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U.S. Manufacturing Update: New Orders, Production and Employment Growing


Manufacturing expanded in April and the general U.S. economy grew for the 108th consecutive month, according to the nation’s supply executives in the latest Manufacturing ISM Report On Business. The April PMI registered at 57.3 percent, a decrease of 2 percentage points from the March reading of 59.3 percent.

The Report On Business measures its data using the Purchasing Manager’s Index (PMI), which is an indicator of economic health in the manufacturing sector. A reading above 50 percent indicates that the manufacturing economy is generally expanding, while below 50 percent indicates that it is generally contracting.

“This indicates strong growth in manufacturing for the 20th consecutive month, led by continued expansion in new orders, production activity, employment and inventories, with suppliers continuing to struggle delivering to demand,” said Timothy R. Fiore, chair of the Institute for Supply Management (ISM) Manufacturing Business Survey Committee.

“Comments from the panel reflect continued expanding business strength. Demand remains strong, with the New Orders Index at 60 or above for the 12th straight month, and the Customers’ Inventories Index remaining at low levels,” Fiore continued. “The Backlog of Orders Index continued expanding, with its highest reading since May 2004, when it registered 63 percent. Consumption, described as production and employment, continues to expand, but has been restrained by labor and skill shortages.

“Inputs, expressed as supplier deliveries, inventories and imports, declined overall, due primarily to inventory reductions likely led by supplier performance restrictions. Lead time extensions, steel and aluminum disruptions, supplier labor issues, and transportation difficulties continue. Export orders remained strong. The Prices Index is at its highest level since April 2011, when it registered 82.6 percent. In April, price increases occurred across 17 of 18 industry sectors. Demand remains robust, but the nation’s employment resources and supply chains continue to struggle.”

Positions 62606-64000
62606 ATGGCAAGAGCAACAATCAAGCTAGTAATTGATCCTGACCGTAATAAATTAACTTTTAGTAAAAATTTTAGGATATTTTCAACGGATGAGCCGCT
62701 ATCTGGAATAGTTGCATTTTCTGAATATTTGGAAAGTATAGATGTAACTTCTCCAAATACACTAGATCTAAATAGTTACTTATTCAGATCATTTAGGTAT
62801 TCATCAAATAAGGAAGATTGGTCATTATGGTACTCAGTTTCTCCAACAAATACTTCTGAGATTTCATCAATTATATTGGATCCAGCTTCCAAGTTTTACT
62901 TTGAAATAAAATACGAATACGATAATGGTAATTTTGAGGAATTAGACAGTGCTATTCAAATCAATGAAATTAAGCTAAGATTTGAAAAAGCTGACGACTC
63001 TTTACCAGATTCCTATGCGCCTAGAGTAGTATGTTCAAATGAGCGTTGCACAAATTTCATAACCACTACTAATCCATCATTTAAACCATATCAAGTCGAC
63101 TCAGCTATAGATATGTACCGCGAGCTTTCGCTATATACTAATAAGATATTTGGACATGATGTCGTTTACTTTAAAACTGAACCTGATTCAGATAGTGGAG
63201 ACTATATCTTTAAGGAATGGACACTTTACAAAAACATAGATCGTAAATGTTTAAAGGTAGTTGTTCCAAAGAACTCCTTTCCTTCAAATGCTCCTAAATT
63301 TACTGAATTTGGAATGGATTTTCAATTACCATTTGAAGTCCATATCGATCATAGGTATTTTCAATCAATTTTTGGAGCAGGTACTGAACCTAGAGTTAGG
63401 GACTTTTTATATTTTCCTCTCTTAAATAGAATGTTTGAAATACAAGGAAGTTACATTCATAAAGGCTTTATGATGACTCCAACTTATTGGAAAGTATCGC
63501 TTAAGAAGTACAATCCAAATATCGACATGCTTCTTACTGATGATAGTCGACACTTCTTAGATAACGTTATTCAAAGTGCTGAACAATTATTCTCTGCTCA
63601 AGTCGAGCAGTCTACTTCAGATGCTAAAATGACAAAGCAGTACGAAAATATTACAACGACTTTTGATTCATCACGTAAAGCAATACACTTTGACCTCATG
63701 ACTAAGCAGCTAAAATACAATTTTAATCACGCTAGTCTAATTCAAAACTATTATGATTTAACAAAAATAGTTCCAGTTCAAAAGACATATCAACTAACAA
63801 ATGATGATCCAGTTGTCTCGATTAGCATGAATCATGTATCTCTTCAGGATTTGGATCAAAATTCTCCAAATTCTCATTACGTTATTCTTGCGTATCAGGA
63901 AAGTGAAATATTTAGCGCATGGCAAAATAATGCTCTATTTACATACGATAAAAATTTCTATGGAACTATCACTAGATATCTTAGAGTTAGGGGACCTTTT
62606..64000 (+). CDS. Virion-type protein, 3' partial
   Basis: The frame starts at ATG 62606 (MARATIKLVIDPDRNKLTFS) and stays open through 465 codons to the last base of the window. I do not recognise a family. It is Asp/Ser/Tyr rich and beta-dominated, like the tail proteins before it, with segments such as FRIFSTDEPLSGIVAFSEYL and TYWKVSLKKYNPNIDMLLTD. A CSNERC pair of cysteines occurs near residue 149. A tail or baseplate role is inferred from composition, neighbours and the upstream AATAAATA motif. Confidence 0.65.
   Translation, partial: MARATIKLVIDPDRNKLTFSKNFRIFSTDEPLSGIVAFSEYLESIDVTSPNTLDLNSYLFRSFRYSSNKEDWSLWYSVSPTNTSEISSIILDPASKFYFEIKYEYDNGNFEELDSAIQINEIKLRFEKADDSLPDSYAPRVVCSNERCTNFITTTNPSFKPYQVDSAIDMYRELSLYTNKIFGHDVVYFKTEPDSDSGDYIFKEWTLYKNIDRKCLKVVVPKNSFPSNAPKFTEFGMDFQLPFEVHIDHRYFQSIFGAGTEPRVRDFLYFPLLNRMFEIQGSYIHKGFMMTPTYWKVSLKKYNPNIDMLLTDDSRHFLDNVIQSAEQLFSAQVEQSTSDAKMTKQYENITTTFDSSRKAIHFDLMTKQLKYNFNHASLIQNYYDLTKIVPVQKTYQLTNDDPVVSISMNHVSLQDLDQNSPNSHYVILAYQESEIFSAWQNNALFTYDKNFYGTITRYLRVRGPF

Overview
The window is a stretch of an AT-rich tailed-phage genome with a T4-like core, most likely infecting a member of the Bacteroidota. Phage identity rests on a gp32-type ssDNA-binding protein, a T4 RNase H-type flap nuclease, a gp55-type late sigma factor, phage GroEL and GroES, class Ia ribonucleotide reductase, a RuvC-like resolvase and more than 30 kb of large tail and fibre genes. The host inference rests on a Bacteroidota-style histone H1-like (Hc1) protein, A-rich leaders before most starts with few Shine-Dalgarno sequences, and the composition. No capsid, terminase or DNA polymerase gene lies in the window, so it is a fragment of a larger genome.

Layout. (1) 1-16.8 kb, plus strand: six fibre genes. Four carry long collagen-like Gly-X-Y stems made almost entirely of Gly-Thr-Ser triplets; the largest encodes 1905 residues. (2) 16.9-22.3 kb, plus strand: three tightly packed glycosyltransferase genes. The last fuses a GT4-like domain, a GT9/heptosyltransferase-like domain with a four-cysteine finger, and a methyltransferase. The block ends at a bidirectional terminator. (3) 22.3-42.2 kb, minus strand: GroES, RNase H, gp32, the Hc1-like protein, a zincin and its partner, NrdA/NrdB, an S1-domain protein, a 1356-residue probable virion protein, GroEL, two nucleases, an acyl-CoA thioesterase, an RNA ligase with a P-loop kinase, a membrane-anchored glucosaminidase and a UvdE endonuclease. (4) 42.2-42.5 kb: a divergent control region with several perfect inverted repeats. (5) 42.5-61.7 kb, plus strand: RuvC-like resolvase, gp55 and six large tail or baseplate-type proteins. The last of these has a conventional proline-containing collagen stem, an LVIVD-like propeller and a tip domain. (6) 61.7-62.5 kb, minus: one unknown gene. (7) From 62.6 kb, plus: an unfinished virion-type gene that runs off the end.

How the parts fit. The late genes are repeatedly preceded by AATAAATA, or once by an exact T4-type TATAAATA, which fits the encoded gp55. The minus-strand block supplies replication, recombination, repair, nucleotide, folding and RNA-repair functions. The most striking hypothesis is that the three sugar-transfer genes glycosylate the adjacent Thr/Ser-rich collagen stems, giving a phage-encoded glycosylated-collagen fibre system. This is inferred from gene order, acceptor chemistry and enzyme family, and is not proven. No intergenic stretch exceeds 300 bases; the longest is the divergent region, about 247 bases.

Of the 18 manufacturing industries, 17 reported growth in April, in the following order: Wood Products; Electrical Equipment, Appliances & Components; Fabricated Metal Products; Transportation Equipment; Furniture & Related Products; Paper Products; Machinery; Primary Metals; Nonmetallic Mineral Products; Chemical Products; Computer & Electronic Products; Petroleum & Coal Products; Food, Beverage & Tobacco Products; Plastics & Rubber Products; Printing & Related Support Activities; Miscellaneous Manufacturing; and Apparel, Leather & Allied Products.

No industry reported a decrease in PMI in April compared to March.

Commodities Up in Price

Aluminum; caustic soda; copper; corrugate; diesel; electrical components; freight; pallets; polypropylene; hot rolled steel; scrap steel; stainless steel; and wood.

Commodities Down in Price

Soybean oil.

Commodities in Short Supply

Capacitors; electrical components; resistors; and hot rolled steel.

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